For homeowners Rob and Erika Leavitt, going green was always part of the plan. And because Rob is the owner and principal of eco-friendly building company Crimson Construction, building an affordable and environmentally responsible home for their growing family was well within reach. They just needed to find the perfect site.
During one of their frequent afternoon drives through Aspen and the Roaring Fork River Valley, the Leavitts stumbled across an idyllic piece of land: more than an acre of wooded property at the end of a quiet road in Basalt, complete with a winding path to the Roaring Fork River inlet. “We could not believe our good fortune in finding such a perfect piece of land left in the valley,” Rob says. “It seemed like an ideal place to raise our family.” The land ultimately defined the house that is now nestled within its stands of mature oak and cottonwood trees.
A bridge traverses the double-height living room and connects the upstairs spaces. Simple steel railings and exposed glulam beams underscore the home’s open floor plan and architectural integrity.
A visit to the Leavitts’ home reveals their successful collaboration with Aspen architects Sarah Broughton and John Rowland. The architects designed the reclaimed barn-wood garage to look like a “found historic structure” on the site, while the main house looks like an addition built many years later. “We wanted the house to feel organic with the land, like it had been there for some time,” Broughton says. This bit of architectural storytelling firmly roots the home in the surrounding landscape, along with its gravel drive, mining-era vernacular and hint of Victorian attitude. The use of patinaed corrugated-metal window boxes, dormers and siding on both the garage and house—selected for sustainability, ease of maintenance and performance in harsh mountain climates—unites the architectural styles, while traditional red-painted siding adds a pop of color.
To keep the project within budget, Broughton and Rowland chose simple materials and then embellished those materials with unusual details. Extending the roof rafters beyond the roofline adds visual interest, as does the exposure of structural glulam beams. “These types of decisions don’t add cost to the project; they simply make it unique,” Broughton says.
Maple millwork and flooring keep the four-bedroom, 3,556-square-foot home light and airy. “Our taste is on the modern side, so we tried to avoid what was ‘in’ for mountain homes—dark woods and floors and heavy timbers,” homeowner Erika Leavitt says. With the help of interior designer Andrea Dill, the Leavitts broadened their modern interpretation of a mountain home with a palette of sustainable interior finishes, including cork flooring and sanded glass tiles. Erika also worked closely with Feng Shui consultant Susan Hayward to create a design that would feel right.
Rob Leavitt, who served as the home’s project manager, oversaw the installation of all-natural wool carpet, water-conserving two-flush toilets, increased roofing insulation and radiant in-floor heating, “which pays for itself and cleans up the design with the elimination of vents,” he says.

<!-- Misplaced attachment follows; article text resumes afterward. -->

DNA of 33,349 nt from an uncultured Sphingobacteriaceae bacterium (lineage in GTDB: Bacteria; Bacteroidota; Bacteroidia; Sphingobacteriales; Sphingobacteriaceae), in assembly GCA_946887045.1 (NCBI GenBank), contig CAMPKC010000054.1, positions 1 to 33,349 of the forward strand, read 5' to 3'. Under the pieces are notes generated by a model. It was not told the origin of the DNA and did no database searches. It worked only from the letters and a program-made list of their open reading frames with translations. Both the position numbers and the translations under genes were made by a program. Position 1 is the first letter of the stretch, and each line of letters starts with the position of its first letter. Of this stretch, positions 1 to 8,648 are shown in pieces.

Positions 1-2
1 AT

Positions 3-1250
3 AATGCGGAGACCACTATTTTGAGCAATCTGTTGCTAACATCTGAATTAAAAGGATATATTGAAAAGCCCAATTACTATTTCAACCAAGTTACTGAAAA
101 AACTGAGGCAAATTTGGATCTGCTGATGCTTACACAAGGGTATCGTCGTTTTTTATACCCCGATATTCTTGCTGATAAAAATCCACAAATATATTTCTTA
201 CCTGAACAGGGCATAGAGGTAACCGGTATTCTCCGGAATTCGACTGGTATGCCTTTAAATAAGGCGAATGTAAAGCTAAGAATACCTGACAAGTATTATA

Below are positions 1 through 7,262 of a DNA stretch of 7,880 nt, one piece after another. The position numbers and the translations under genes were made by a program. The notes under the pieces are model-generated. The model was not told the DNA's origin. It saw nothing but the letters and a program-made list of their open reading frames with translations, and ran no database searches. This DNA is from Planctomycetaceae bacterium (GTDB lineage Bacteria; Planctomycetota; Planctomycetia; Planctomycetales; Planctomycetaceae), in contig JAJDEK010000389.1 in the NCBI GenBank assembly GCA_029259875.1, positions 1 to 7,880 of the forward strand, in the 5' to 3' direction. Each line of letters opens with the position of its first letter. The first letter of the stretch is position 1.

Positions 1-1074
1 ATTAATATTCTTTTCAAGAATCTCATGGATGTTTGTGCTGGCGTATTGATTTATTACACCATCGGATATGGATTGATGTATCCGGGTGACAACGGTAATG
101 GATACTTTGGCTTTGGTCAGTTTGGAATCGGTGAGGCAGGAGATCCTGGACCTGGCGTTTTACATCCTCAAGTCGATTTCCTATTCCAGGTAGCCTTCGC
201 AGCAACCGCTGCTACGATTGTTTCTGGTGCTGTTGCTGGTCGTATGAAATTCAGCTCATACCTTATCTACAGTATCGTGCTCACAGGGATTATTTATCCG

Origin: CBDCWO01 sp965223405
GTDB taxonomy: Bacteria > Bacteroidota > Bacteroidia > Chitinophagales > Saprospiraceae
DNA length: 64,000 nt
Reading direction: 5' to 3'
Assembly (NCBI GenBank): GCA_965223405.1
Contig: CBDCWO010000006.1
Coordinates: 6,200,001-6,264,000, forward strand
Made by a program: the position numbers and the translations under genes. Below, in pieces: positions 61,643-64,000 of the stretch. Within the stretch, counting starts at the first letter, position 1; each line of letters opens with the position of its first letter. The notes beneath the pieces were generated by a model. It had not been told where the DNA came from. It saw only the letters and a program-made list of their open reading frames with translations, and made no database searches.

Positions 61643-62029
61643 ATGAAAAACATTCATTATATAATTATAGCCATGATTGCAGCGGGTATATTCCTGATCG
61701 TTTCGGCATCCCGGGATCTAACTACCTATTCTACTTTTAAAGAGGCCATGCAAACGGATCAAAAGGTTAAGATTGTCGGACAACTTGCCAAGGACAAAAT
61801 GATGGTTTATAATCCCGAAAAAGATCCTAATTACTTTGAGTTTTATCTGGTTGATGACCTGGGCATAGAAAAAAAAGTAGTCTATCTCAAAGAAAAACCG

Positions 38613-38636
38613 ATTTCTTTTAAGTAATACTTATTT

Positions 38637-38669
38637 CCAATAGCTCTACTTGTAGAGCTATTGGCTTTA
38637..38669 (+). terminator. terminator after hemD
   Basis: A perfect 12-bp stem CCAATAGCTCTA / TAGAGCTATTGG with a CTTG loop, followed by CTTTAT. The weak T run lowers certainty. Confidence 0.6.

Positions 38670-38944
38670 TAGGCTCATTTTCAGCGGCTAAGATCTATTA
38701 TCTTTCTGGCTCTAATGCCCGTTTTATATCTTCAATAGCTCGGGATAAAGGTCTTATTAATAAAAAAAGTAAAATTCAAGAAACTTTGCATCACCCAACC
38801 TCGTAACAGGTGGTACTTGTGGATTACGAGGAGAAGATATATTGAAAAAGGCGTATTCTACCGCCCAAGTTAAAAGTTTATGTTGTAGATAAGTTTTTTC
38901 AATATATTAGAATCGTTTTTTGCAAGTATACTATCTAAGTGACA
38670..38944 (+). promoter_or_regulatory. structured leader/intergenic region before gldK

The couple’s daughters inspired an equally important goal of the house: room to grow. The open floor plan keeps the spaces flexible. The washer and dryer are located on the second level, where the majority of dirty laundry collects. Located off the kitchen, an informal play area serves as a space that can easily become a den later. Rowland and Broughton left space for an additional bedroom and bathroom over the garage; the Leavitts can finish the rooms as their family’s need for space changes. “I think the success of any project lies in anticipating how a structure will adapt to change,” Rowland says.
But the most defining aspect of the home’s interior is the double-height living room, which capitalizes on the property’s views with walls that step out from the body of the house. This subtle architectural detail affords a generous window placement that captures three different perspectives of the property and brings in ample sunlight. Above the living room, a bridge traverses the second-floor living space and offers views of the backcountry landscape the Leavitts hoped to preserve with their low-impact approach: the Roaring Fork River, rambling paths and game trails, glimpses of Crown Mountain, and long, serene views through mature juniper and cottonwood trees. “Our lot was heavily wooded, so in the initial phase of construction, we contacted the Forest Service for assistance,” Rob says. “They arrived, hoping to persuade us to remove as few trees as possible.” But they were preaching to the green choir: “We had contacted them hoping to save as many trees as possible.”
The Leavitts spend a lot of time outdoors, from relaxing on their master bedroom deck to dining al fresco on their flagstone patio. “Here, you feel very removed, very far away, like being at camp,” Broughton says. Rowland agrees: “It’s like being on a fishing trip.”
Even two years after its completion, the home serves as a powerful reminder of the design team’s vision. “I think this house is proof that affordable, eco-friendly residential architecture does exist,” Broughton says. “Even in the Roaring Fork River Valley.”
“It’s not a power piece of architecture,” Rowland says. “It has integrity. It’s very honest.”